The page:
The 24 would no longer serve Lyon- Mâcon but be reduced to Mâcon- Le Creusot, taking it out of the responsibility of the Rhône Dept.
In other words, the CFIT was splitting the route into two halves.

But CFIT bitterly complained to the Rhône, asking them  to review the ban on picking up in Villefranche. For several years, Citroën and Planche had been at loggerheads. Planche objected in detail to every change in timetable or itinerary that CFIT proposed. This protection for Planche was originally part of an agreement whereby Planche would buy its buses from Citroën, which was no longer the case.


« April 1980 – L’AVENIR DES LIGNES REGULIERES Réseau Saône et Loire »

This was the title of an internal review by CFIT Saône-et-Loire of the future of its interurban network.

The main conclusions were:

- Timetables were too complicated for most passengers, changed too often and were not well distributed

- Frequencies and timings – particularly on long routes, did not allow sufficient time in the town of destination, or to make return trips in half a day

- The buses were too slow – the maximum  “vitesse commerciale” was 35 kph – with routes of 2h and more – 4 hours for Lyon-Le Creusot.

- There was no coordination of rail and road

However, ideas for the new network were neither numerous nor clear, the main point seeming to be that transport of schoolchildren and salaried commuters should be the main targets.


Timetables lignes 12 and 24 – in fact the tables are identical, giving timings for both routes.

1981 timetable lignes 12 and 24

1981 timetable lignes 12 and 24


On 24 August 1982, TV-CFIT, Réseau de Châlons sur Saône, wrote to the DDE Lyon.

In 1981 there had been reductions in frequencies on the 12 & 24, but the services were still loss-making and the Mâcon – Le Creusot section of route 24 would be abandoned as of 1 September 1982. It is assumed from this that the threats in 1979 had not been fully implemented.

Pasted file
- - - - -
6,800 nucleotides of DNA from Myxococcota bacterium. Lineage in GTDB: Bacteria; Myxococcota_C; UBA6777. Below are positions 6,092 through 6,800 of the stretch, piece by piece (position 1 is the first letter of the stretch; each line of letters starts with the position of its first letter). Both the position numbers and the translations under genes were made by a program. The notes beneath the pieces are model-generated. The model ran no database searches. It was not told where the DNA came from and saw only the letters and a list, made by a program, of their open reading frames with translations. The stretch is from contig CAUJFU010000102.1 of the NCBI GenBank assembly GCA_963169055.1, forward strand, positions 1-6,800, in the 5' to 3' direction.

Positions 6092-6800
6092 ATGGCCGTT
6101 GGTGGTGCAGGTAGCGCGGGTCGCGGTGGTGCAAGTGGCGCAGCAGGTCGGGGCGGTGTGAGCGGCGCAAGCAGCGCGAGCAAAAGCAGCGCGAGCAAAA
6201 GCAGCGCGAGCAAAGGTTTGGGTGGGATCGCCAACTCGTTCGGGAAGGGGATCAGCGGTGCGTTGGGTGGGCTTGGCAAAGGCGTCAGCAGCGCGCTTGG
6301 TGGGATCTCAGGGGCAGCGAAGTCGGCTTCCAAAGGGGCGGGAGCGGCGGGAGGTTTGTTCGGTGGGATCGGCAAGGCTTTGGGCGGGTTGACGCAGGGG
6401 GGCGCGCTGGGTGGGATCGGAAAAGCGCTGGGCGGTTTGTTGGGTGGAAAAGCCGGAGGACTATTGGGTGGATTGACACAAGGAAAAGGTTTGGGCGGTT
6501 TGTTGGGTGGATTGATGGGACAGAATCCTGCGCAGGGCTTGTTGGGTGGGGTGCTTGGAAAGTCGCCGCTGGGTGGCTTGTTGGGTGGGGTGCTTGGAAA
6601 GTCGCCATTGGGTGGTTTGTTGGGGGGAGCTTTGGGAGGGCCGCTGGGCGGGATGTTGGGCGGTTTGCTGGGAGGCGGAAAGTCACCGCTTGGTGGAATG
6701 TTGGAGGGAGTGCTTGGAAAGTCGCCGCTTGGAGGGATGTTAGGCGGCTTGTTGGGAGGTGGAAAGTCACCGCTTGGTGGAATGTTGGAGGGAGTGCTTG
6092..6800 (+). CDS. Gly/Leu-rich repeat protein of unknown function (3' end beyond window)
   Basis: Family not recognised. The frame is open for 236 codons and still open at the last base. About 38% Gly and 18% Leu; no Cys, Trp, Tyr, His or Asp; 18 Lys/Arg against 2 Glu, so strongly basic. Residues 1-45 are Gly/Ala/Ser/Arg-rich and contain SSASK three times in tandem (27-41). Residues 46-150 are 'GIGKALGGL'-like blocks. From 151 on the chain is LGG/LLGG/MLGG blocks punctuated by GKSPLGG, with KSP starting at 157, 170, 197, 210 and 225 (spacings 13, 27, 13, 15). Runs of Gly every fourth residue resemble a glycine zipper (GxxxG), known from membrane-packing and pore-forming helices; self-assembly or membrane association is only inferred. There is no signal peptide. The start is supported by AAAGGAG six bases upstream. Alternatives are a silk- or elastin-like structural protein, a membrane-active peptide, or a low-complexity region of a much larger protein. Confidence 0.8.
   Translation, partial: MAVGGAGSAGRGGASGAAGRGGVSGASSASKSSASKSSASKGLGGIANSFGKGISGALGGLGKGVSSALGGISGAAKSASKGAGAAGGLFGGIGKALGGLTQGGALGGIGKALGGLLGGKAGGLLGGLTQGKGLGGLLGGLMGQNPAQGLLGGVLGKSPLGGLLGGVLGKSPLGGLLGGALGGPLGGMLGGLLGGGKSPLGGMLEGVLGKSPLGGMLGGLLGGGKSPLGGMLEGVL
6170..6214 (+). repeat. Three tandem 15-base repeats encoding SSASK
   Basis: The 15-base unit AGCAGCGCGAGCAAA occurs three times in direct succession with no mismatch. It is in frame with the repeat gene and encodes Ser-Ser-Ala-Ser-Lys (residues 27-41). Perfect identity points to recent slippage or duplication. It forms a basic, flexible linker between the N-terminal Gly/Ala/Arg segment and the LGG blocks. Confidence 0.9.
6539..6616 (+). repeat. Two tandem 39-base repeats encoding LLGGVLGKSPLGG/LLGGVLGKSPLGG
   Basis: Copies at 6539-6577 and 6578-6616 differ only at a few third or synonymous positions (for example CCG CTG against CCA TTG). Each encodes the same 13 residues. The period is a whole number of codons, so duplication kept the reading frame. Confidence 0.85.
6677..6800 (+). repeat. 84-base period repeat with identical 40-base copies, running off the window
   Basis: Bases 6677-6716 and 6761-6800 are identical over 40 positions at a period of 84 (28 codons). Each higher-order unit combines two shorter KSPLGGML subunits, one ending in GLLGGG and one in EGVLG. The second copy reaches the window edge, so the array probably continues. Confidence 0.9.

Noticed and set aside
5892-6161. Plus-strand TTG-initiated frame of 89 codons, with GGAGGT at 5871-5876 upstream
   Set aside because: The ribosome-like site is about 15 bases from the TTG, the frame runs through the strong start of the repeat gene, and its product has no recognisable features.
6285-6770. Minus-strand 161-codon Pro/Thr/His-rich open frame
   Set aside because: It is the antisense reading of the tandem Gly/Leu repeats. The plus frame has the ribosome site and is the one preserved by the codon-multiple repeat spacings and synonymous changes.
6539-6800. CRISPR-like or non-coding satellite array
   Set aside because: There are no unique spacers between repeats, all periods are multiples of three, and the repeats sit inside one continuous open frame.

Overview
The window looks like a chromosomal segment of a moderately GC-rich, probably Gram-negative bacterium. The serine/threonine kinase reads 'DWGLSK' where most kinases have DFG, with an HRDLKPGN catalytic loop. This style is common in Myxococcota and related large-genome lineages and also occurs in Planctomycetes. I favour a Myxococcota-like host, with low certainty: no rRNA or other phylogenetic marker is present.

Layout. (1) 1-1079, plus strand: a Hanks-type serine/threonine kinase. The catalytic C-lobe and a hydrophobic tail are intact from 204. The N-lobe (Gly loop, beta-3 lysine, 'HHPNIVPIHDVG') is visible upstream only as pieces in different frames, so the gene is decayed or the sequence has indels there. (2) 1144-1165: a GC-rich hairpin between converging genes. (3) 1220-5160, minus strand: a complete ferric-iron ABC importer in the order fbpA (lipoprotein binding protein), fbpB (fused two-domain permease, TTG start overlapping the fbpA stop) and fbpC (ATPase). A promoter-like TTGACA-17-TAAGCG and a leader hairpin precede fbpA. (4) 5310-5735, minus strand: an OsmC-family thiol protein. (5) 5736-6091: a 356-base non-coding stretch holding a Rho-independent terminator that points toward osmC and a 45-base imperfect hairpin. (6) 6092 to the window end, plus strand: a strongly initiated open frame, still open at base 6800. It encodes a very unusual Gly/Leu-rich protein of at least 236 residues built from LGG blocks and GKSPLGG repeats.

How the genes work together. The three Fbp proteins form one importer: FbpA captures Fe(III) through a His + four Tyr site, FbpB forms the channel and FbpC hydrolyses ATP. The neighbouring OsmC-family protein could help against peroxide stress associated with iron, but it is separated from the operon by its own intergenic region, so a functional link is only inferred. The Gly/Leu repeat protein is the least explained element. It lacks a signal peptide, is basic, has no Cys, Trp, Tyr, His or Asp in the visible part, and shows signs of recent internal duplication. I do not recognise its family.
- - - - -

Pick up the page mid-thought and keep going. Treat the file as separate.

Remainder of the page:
The CFIT also envisaged closing down route 14 Lyon-Thoissey-Mâcon by 31 December.


Before things could go much further,  on 7 July 1983 CFIT sold the Val de Saône services by separate contracts to Secam and CVS – Cars du Val de Saône.

CVS was an Sarl set up with a capital of 50,000 FRF, with depot and head office at rented premises at 28 rue Alsace Lorraine, 71100 Châlons -  RCS B 328 162 987.  The initial shareholders were:
45,000 FRF   Mr Michel Petit, Director of the Régie des Transports de Saône et Loire
2,000 FRF     Mr René Bamet
2,000 FRF     Mr Henri Puissilieux
1,000 FRF     Mr Georges Rozans

The CFIT – CVS contract covered mainly the non-Rhône operations. CVS took over 16 staff (of which 13 were drivers, and two were maintenance staff) at Mâcon and 21 staff, including 13 drivers, at Chalon. The sale price was 50,000 FRF.

As at 7 July, SECAM was an SARL with a capital of 200,000 FRF. It was based at St Jean D’Ardières (69) and run by Robert Maisonneuve (RCS B 315 384 867).

The CFTI – SECAM contract covered the remnants of the Rhône routes – 2 daily returns on Lyon –Mâcon- Chalon and the 2 daily returns on the Lyon- Mâcon section of Lyon - Le Creusot. (routes 12 & 24). Secam took on 10 staff – 7 drivers, two mechanics and an office girl.

The SECAM sale also included  route 14 and the 22 Mâcon to Bourg-en-Bresse.

CVS informs the Comité Technique

Letter from CVS to the Comite Technique 1983

Planche was still as virulent and vituperative as before in defending its territory. And both CVS and SECAM spent some time getting to know the administration – 9 letters from CVS and 10 from SECAM in 1983 addressed to the Direction de l’Equipement (DDE) in Lyon, concerning minor misunderstandings.

But that was no longer CFIT’s problem.                                                                                                                Clive D’EATH – 22/04/2017

see also Transports Citroën - Réseau de Lyon

Note  -  this is a site of historical record and does not contain current service information
Nota  -  Il s'agit d'un site d'archives historiques et ne contient pas de données actuelles